At Thomas Phifer and Partners’ Glenstone Museum, Hidden Facade Details Make a Big Impact

Concealed curtain wall supports accentuate the monumental appearance of the museum's massive 30-foot-tall insulated glass units.
glenstone museum thomas phifer glass facade

Courtesy Iwan Baan

Art isn’t the heart of the Glenstone Museum, which opened in October—water is. The museum consists of 11 stand-alone rooms, housing works by the likes of Brice Marden and Charles Ray. “Each room, or gallery, has different proportions and is unique in the way it lives with the artworks,” says Thomas Phifer, the building’s architect. Viewed from outside, the siloed galleries look like stout turrets in a rolling landscape of weepy grasses, and are connected around a central reflecting pool. “You always return to the pool before you go into the next installation,” Phifer says, “so you always have the opportunity to have rest and calm.”

Monumental walls of glass—each an insulated panel of 9 by 30 feet—ring the water court, relieving wide spans of light-gray cast-concrete blocks, the museum’s primary material. In a quiet act of daring, the glass doesn’t meet the poured-in-place floor and ceiling slabs where you might expect, but is held out at arm’s length. Above, each panel rises three and a half feet beyond the roofline to form a transparent guardrail for visitors traversing the at-grade landscaped roof, opening safe views onto the pool below.

glenstone museum thomas phifer glass facade

The curtain wall, which extends beyond the top of the ceiling slab and its landscaped roof, uses a dense, continuous frit to conceal a structural beam and mechanical channel. The glass unit is laminated, comprising an interior and exterior layer separated by a slim recess where the stainlesssteel plate can be connected. Avoiding more common structural solutions like load-bearing mullions or silicone, Heintges specified a clamped moment connection at the base of the unit. According to Aaron Davis, who worked on the project, this was done “by offsetting the outer laminated lite from the inner, providing a surface to clamp against.” Courtesy Thomas Phifer and Partners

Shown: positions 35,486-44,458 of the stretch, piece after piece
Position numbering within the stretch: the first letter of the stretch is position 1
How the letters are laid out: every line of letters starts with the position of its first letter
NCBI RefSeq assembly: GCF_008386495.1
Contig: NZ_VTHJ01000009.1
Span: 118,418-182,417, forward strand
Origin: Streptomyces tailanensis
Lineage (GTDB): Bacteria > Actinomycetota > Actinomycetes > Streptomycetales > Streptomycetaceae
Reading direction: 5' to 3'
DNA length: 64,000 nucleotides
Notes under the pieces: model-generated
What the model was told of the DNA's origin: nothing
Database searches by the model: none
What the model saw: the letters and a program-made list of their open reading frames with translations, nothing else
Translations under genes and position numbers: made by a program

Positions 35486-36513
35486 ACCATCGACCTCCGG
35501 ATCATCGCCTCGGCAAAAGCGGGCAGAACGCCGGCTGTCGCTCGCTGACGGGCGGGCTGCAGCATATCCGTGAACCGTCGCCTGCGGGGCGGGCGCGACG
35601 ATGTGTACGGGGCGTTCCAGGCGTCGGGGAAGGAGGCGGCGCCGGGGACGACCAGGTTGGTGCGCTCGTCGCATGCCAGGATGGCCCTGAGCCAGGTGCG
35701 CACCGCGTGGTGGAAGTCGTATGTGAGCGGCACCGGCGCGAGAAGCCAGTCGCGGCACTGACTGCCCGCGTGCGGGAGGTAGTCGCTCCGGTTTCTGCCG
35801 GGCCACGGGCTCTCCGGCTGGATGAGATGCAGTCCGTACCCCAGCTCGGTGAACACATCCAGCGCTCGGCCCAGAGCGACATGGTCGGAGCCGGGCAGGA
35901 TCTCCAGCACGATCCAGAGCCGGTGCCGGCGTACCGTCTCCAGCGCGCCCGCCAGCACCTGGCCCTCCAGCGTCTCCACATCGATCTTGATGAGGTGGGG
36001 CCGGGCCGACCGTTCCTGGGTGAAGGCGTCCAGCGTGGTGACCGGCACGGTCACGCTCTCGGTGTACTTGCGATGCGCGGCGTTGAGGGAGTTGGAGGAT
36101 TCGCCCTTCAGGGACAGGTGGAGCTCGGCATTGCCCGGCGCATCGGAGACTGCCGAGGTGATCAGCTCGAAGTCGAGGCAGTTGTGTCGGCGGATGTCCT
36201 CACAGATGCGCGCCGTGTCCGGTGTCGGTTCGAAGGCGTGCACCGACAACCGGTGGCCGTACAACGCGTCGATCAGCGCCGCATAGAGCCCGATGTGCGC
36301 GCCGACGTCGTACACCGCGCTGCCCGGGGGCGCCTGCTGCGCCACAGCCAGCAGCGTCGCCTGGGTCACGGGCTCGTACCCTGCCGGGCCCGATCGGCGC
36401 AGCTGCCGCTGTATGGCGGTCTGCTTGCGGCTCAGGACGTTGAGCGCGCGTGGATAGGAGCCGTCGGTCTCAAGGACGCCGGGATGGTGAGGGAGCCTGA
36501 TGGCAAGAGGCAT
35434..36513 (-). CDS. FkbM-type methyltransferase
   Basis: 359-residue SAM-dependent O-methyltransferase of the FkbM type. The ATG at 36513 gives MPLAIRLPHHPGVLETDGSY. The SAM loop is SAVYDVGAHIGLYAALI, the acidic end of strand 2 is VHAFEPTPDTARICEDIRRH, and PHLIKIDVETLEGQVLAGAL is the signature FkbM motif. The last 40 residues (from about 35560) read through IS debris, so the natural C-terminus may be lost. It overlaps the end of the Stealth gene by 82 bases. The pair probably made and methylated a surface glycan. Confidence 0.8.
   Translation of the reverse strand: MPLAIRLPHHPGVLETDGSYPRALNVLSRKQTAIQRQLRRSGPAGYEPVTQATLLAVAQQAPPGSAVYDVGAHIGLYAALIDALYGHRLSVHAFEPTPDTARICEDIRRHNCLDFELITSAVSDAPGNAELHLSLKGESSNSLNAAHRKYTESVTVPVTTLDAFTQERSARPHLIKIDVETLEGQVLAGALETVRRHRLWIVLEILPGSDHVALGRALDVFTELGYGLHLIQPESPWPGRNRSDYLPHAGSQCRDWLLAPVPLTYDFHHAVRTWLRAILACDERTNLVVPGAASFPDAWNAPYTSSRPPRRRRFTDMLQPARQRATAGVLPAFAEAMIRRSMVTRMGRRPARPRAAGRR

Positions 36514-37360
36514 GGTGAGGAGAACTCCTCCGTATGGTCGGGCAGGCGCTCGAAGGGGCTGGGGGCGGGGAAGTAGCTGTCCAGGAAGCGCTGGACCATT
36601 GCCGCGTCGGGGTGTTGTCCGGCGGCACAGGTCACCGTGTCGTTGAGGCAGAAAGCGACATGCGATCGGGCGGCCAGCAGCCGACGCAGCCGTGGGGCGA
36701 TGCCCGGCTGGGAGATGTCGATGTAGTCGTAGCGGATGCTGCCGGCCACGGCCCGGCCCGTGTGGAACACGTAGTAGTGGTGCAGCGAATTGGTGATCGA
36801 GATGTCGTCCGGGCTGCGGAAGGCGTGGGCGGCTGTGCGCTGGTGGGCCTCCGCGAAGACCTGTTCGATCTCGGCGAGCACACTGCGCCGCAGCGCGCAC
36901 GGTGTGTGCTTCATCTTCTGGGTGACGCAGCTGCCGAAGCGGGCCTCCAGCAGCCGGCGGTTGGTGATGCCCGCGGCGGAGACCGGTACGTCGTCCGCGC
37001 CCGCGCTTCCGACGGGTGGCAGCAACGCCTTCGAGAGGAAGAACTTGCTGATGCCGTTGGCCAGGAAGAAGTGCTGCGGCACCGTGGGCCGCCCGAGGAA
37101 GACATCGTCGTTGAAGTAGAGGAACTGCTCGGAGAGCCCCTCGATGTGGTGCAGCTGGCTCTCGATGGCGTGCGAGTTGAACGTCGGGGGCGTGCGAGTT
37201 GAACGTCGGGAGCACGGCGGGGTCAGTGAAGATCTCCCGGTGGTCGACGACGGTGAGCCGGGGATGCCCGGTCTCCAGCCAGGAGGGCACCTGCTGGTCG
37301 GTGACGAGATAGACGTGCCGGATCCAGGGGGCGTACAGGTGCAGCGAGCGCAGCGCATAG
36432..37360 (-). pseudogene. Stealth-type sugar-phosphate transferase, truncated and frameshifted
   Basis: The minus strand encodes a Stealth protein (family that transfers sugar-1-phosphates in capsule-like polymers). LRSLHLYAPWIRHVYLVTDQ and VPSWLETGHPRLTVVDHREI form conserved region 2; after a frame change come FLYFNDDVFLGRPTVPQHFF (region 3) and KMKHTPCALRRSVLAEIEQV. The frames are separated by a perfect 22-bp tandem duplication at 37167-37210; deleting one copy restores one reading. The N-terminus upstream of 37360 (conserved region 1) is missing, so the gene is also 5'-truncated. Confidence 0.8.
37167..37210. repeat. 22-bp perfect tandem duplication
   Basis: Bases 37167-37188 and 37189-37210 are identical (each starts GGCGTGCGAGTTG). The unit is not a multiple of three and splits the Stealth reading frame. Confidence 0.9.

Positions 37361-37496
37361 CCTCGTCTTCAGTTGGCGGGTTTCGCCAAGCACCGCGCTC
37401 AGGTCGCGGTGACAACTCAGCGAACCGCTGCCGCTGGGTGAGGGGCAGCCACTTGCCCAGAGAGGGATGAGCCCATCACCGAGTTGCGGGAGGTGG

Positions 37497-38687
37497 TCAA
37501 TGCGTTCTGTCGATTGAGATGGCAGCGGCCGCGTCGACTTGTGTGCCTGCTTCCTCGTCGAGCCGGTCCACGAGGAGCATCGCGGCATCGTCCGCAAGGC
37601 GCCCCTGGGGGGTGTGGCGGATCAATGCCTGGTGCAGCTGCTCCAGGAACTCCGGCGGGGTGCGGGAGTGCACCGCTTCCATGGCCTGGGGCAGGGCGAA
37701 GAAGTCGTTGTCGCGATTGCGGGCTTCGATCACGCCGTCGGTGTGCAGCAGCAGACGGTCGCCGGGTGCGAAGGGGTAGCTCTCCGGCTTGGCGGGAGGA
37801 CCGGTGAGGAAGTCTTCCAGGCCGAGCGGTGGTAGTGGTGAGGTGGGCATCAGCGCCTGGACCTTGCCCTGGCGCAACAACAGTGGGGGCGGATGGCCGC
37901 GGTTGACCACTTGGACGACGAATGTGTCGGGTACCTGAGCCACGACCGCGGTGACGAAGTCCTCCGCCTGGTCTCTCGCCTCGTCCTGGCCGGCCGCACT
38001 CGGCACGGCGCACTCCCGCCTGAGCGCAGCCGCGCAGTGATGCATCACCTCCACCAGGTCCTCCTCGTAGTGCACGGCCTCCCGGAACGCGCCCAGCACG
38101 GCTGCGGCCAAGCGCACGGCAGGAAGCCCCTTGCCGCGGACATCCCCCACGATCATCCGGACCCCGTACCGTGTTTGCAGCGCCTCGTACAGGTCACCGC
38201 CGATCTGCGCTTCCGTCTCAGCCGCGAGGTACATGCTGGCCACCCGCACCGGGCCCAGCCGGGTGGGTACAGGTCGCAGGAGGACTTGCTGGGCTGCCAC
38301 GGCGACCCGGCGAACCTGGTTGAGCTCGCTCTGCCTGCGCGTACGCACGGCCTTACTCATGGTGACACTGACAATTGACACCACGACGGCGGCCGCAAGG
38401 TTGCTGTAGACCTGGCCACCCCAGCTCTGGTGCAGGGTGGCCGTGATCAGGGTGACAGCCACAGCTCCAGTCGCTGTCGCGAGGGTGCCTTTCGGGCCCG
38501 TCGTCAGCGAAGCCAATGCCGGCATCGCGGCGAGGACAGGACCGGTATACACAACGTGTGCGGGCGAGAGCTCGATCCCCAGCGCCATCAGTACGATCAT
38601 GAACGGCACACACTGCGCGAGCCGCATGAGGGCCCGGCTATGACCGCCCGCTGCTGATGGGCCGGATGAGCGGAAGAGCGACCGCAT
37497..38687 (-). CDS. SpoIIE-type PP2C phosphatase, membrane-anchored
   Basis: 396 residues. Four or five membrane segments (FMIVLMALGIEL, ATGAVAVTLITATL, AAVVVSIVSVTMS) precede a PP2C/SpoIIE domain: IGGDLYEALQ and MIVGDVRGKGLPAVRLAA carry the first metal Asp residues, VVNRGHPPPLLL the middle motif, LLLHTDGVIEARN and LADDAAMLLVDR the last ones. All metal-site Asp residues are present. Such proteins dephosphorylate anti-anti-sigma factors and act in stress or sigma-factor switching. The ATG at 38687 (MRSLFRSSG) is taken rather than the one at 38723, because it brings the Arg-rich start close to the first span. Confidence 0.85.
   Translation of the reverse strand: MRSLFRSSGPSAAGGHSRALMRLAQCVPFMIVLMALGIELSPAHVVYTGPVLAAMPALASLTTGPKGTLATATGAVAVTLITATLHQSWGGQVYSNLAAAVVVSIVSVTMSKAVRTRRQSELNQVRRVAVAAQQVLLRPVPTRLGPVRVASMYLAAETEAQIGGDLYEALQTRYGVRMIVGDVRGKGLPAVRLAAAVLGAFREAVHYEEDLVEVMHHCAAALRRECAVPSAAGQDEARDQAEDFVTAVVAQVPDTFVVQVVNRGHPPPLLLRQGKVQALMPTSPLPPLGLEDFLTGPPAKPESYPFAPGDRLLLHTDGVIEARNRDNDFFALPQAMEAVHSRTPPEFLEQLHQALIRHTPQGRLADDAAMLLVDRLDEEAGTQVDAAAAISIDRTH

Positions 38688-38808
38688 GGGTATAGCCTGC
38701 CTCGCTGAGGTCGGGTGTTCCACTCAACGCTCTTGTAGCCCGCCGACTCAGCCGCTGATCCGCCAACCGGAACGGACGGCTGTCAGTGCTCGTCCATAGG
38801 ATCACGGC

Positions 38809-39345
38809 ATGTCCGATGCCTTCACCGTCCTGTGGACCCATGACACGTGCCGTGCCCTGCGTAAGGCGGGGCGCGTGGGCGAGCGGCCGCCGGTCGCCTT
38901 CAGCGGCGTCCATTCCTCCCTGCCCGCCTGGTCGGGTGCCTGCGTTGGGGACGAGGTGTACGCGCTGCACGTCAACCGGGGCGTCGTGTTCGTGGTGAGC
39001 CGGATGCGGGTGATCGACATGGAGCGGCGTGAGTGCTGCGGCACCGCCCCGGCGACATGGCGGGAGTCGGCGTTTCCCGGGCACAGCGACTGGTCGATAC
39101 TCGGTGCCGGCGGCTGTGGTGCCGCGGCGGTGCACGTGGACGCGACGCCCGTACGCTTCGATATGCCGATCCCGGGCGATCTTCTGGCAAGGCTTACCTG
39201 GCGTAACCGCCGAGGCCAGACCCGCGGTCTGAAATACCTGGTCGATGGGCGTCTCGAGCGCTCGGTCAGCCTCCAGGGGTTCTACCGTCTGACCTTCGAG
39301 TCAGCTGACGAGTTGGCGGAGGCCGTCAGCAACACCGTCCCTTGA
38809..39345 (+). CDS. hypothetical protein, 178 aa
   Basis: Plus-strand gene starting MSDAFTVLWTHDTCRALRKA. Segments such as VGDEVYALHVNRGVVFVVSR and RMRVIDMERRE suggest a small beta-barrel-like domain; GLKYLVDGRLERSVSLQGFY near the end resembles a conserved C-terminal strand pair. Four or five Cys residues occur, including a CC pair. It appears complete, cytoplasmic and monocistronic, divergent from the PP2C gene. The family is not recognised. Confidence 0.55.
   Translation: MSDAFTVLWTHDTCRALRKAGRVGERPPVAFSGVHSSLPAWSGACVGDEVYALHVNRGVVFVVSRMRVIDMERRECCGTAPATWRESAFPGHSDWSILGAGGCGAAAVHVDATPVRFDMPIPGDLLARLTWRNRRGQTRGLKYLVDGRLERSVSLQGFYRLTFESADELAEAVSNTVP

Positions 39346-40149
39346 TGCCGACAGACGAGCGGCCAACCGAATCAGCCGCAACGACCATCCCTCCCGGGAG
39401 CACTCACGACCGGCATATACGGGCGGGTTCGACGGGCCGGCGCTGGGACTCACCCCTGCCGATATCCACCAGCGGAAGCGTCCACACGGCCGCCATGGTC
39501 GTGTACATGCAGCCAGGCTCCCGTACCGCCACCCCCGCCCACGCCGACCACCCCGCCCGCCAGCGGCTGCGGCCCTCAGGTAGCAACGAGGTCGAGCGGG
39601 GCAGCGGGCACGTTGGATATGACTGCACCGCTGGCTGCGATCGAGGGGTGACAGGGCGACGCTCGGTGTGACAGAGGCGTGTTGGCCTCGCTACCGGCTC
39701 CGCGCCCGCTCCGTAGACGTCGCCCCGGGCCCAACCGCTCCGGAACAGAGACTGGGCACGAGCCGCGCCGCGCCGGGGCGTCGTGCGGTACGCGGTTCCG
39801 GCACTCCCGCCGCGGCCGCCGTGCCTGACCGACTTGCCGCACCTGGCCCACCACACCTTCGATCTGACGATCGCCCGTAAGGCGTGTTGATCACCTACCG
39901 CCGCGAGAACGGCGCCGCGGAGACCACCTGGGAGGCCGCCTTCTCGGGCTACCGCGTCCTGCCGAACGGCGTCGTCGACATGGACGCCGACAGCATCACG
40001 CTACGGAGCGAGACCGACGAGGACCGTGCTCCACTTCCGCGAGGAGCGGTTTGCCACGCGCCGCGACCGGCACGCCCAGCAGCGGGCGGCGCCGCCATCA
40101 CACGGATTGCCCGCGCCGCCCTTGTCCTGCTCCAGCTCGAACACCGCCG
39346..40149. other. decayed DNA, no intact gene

The consequence of this is that the eye is drawn up but also down, past the terrazzo flooring and the edge of the water basin. And because the glass’s support is imperceptible—the flush stainless-steel mullions are not structural—all there is to contemplate is the striking integrity of each huge panel. “To say it’s a refined expression would be the understatement of the century,” says Aaron Davis, a senior associate at Heintges, which consulted on the glass assembly. “It has spoiled me for other projects.”

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Categories: Architecture